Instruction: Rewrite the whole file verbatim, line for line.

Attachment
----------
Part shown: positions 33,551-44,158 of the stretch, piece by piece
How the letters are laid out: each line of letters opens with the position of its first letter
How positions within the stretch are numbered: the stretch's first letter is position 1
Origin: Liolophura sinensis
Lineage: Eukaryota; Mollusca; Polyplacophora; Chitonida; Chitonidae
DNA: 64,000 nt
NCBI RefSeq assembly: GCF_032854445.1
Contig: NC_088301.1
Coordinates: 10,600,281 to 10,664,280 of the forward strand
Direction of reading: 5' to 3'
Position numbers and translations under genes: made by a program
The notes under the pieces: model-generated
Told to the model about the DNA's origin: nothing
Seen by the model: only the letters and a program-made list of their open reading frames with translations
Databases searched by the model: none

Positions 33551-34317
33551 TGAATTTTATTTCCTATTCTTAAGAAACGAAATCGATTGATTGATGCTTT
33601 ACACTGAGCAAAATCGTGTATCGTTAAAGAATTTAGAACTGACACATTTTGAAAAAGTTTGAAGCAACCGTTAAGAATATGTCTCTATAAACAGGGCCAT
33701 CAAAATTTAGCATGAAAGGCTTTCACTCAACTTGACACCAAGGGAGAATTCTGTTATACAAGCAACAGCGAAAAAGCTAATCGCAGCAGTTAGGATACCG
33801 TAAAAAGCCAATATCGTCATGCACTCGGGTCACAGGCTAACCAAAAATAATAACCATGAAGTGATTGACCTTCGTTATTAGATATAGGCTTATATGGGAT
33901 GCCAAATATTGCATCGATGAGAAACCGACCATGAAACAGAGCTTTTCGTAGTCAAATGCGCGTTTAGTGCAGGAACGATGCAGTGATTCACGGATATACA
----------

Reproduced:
Part shown: positions 33,551-44,158 of the stretch, piece by piece
How the letters are laid out: each line of letters opens with the position of its first letter
How positions within the stretch are numbered: the stretch's first letter is position 1
Origin: Liolophura sinensis
Lineage: Eukaryota; Mollusca; Polyplacophora; Chitonida; Chitonidae
DNA: 64,000 nt
NCBI RefSeq assembly: GCF_032854445.1
Contig: NC_088301.1
Coordinates: 10,600,281 to 10,664,280 of the forward strand
Direction of reading: 5' to 3'
Position numbers and translations under genes: made by a program
The notes under the pieces: model-generated
Told to the model about the DNA's origin: nothing
Seen by the model: only the letters and a program-made list of their open reading frames with translations
Databases searched by the model: none

Positions 33551-34317
33551 TGAATTTTATTTCCTATTCTTAAGAAACGAAATCGATTGATTGATGCTTT
33601 ACACTGAGCAAAATCGTGTATCGTTAAAGAATTTAGAACTGACACATTTTGAAAAAGTTTGAAGCAACCGTTAAGAATATGTCTCTATAAACAGGGCCAT
33701 CAAAATTTAGCATGAAAGGCTTTCACTCAACTTGACACCAAGGGAGAATTCTGTTATACAAGCAACAGCGAAAAAGCTAATCGCAGCAGTTAGGATACCG
33801 TAAAAAGCCAATATCGTCATGCACTCGGGTCACAGGCTAACCAAAAATAATAACCATGAAGTGATTGACCTTCGTTATTAGATATAGGCTTATATGGGAT
33901 GCCAAATATTGCATCGATGAGAAACCGACCATGAAACAGAGCTTTTCGTAGTCAAATGCGCGTTTAGTGCAGGAACGATGCAGTGATTCACGGATATACA